Isaiah 9:12
The Syrians before, and the Philistines behind; and they shall devour Israel with open mouth. For all this his anger is not turned away, but his hand is stretched out still.
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(12) For all this his anger is not turned away . . .—The formula which in Isaiah 5:25 had been applied to Judah is here and in Isaiah 9:17; Isaiah 9:21 used of Israel at large, and specially of Ephraim. It embodied the law which governed God’s dealing with both.

9:8-21 Those are ripening apace for ruin, whose hearts are unhumbled under humbling providences. For that which God designs, in smiting us, is, to turn us to himself; and if this point be not gained by lesser judgments, greater may be expected. The leaders of the people misled them. We have reason to be afraid of those that speak well of us, when we do ill. Wickedness was universal, all were infected with it. They shall be in trouble, and see no way out; and when men's ways displease the Lord, he makes even their friends to be at war with them. God would take away those they thought to have help from. Their rulers were the head. Their false prophets were the tail and the rush, the most despicable. In these civil contests, men preyed on near relations who were as their own flesh. The people turn not to Him who smites them, therefore he continues to smite: for when God judges, he will overcome; and the proudest, stoutest sinner shall either bend or break.The Syrians - Isaiah 7:1. The Syrians had been the allies of the Israelites. But after the death of Rezin, it is probable that they joined the Assyrians, and united with them in the invasion of Samaria. - Aben Ezra; Grotius. "Before." Hebrew 'From the east.' Syria was situated to the east of Samaria, and the meaning is here, that they would pour in upon Samaria from that side.

And the Philistines - The Philistines occupied the country southwest of Samaria, lying along on the shores of the Mediterranean. It is not particularly mentioned in the Scriptures that they invaded Samaria after this prediction of Isaiah, but such a thing is by no means improbable. They were long unsubdued; were full of hostility to the Jewish people; and were many times engaged with them in wars and several times subdued them; Judges 13; 14; 2 Chronicles 28:18. The name Palestine is derived from Philistine, although this people occupied but a small part of the country; see Reland's Palestine, c. vii.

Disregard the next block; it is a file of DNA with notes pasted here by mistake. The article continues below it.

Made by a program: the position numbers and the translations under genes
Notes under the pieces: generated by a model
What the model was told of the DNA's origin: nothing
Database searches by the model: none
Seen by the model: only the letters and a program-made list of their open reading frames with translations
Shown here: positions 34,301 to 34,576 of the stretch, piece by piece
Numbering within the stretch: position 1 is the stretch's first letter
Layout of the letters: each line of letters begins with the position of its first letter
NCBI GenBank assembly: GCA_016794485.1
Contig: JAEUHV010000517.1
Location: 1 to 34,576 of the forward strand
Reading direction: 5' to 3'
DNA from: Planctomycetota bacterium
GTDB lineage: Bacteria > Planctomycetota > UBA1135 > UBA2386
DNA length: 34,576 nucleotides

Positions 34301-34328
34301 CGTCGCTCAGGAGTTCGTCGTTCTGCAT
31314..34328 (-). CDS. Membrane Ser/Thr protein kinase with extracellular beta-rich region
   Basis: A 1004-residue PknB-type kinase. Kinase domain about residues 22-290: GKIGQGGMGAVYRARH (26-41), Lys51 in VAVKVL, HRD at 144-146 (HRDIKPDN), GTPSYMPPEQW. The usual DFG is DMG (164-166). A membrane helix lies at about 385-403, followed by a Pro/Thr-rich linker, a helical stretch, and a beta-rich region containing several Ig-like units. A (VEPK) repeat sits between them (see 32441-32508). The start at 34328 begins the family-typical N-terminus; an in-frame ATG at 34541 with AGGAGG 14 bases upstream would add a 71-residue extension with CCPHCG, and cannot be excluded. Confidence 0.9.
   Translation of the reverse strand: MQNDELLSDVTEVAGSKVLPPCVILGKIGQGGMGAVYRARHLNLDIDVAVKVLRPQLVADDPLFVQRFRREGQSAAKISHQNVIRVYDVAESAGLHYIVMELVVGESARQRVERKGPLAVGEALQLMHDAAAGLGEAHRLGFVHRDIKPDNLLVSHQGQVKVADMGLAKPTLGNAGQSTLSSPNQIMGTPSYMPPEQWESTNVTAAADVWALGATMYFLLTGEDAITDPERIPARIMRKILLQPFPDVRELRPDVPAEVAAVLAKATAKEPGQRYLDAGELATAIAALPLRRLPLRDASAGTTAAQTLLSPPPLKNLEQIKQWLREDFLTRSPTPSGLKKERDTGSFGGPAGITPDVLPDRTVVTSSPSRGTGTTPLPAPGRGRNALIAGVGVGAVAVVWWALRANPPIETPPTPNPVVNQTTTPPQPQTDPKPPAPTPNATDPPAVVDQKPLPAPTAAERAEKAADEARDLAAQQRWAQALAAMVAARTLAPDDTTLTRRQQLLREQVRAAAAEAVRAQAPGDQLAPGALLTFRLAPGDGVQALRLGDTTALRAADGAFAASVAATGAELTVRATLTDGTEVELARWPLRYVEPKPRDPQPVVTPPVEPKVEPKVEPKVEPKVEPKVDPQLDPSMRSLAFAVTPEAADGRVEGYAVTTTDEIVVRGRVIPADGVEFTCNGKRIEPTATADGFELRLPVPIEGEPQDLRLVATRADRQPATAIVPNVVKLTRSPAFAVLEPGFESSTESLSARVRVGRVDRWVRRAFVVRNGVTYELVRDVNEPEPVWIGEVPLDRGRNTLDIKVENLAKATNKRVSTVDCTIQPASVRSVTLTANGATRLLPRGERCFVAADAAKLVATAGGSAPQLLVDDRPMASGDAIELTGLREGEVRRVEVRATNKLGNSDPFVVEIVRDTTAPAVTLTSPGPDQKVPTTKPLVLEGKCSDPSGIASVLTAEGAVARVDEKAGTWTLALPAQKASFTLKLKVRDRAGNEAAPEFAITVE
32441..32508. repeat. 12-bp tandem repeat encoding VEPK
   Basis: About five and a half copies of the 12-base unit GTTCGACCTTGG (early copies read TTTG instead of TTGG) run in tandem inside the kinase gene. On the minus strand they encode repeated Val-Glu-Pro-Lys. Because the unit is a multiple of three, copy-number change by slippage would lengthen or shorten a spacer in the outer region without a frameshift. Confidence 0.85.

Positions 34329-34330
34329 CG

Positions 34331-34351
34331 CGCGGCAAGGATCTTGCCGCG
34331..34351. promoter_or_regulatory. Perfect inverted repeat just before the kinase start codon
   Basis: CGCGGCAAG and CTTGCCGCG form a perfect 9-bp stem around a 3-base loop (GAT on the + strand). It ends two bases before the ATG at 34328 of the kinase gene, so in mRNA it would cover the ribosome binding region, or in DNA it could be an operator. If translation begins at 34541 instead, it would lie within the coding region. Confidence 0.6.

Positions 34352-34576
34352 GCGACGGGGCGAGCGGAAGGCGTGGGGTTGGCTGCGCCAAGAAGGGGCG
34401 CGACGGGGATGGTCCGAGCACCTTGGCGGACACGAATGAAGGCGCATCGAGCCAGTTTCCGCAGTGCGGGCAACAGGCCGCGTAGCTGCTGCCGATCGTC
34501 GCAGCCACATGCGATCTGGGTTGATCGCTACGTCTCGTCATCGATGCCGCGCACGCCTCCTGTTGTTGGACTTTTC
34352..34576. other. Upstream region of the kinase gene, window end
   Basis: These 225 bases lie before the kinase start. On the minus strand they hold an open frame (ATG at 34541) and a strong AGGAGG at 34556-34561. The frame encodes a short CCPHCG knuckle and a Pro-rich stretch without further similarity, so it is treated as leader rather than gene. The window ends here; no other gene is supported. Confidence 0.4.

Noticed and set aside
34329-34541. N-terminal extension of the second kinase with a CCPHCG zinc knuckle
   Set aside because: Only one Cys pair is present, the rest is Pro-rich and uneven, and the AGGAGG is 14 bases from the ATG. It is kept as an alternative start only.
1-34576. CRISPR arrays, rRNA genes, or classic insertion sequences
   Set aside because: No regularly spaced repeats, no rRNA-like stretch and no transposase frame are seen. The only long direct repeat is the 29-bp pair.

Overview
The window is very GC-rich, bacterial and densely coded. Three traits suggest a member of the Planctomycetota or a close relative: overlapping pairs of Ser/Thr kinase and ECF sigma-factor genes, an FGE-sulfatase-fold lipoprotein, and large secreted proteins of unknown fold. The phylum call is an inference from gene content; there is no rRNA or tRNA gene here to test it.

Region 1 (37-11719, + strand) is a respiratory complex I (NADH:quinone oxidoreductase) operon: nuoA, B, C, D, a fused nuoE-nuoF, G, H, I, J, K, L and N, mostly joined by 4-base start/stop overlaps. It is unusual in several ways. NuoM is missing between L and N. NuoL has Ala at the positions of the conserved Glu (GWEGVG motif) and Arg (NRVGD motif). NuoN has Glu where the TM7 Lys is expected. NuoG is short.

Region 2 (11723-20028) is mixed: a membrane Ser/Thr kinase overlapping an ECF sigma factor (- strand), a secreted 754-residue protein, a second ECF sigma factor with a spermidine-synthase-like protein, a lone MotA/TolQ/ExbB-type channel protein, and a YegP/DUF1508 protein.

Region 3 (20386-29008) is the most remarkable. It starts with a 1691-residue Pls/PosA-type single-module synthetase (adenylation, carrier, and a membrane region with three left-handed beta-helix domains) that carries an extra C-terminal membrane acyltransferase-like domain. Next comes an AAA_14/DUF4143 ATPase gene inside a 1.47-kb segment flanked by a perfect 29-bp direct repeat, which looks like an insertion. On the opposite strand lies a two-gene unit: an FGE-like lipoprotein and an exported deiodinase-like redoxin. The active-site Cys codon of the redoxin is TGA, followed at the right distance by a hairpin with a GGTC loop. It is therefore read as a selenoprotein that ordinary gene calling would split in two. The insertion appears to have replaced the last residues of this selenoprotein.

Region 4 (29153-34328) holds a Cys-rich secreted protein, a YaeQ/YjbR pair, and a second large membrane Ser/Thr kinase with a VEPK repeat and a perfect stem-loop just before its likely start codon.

Behind - That is, from the west - the region where they dwelt. The sacred writers speak as if looking toward the east, the rising sun, and they speak of the west as the region behind them; see the notes at Job 23:8-9.

And they shall devour - Hebrew, 'They shall eat.' This figure is taken from a ravenous beast; and means that they should come up with raging desires, and fierce impetuosity, to destroy the nation.

With open mouth - Hebrew, 'With the whole mouth.' The metaphor is derived from raging and furious animals. Chaldee, 'In every place.'

For all this - Notwithstanding all this.

His anger ... - see the note at Isaiah 5:25.

12. Syrians—Though now allies of Ephraim, after Rezin's death they shall join the Assyrians against Ephraim. "Together," in Isa 9:11, refers to this. Conquering nations often enlist in their armies the subject races (Isa 22:6; compare 2Ki 16:9; Jer 35:11), [Aben Ezra, Gesenius]. Horsley less probably takes "Syrians before," as the Syrians to the east, that is, not Rezin's subjects, but the Assyrians: "Aram" being the common name of Syrians and Assyrians.

Philistines—of Palestine.

behind—from the west: in marking the points of the compass, Orientalists face the east, which is before them: the west is behind. The right hand is the south: the left, the north.

devour—as a ravenous beast (Isa 1:20; Jer 10:25; 30:16; Nu 14:9).

For all this, &c.—The burden of each strophe.

The Syrians; for although Rezin king of Syria was destroyed, yet the body of the nation survived, and submitted themselves to the king of Assyria, and served under him in his wars, and upon his command invaded Israel afterwards.

Before, Heb. on the east; for Syria stood eastward from Israel.

The Philistines behind; on the western side of the land of Israel.

With open mouth; like wild and furious beasts, with great greediness and cruelty.

His hand is stretched out still; his justice is not fully satisfied, but he will yet take further vengeance upon them. The Syrians before, and the Philistines behind,.... Rezin, king of Syria, the confederate of the Israelites, being slain, his people joined the Assyrians against Israel; and they, with others mentioned, beset them on all sides, before and behind, east and west; and so the Targum, Septuagint, and other versions, render it, the Syrians on the east, or from the rising of the sun; and the Philistines on the west, or from the setting of the sun; for, as Kimchi observes, Syria lay east of the land of Israel, and Palestine on the West (b):

and they shall devour Israel with open mouth: greedily and presently; make, as it were, but one morsel of him:

for all this his anger is not turned away, but his hand is stretched out still; that is, the anger of God, that was not turned away; he had not yet stirred up all his wrath, he had not done with them, he had still other judgments to bring upon them; and his hand continued to be stretched out to inflict them, seeing they were not brought to repentance by what was already done unto them; so the Targum,

"for all this they do not return from their sins, that he may turn away his anger from them, but still retain their sins; and yet his stroke will be to take vengeance on them.''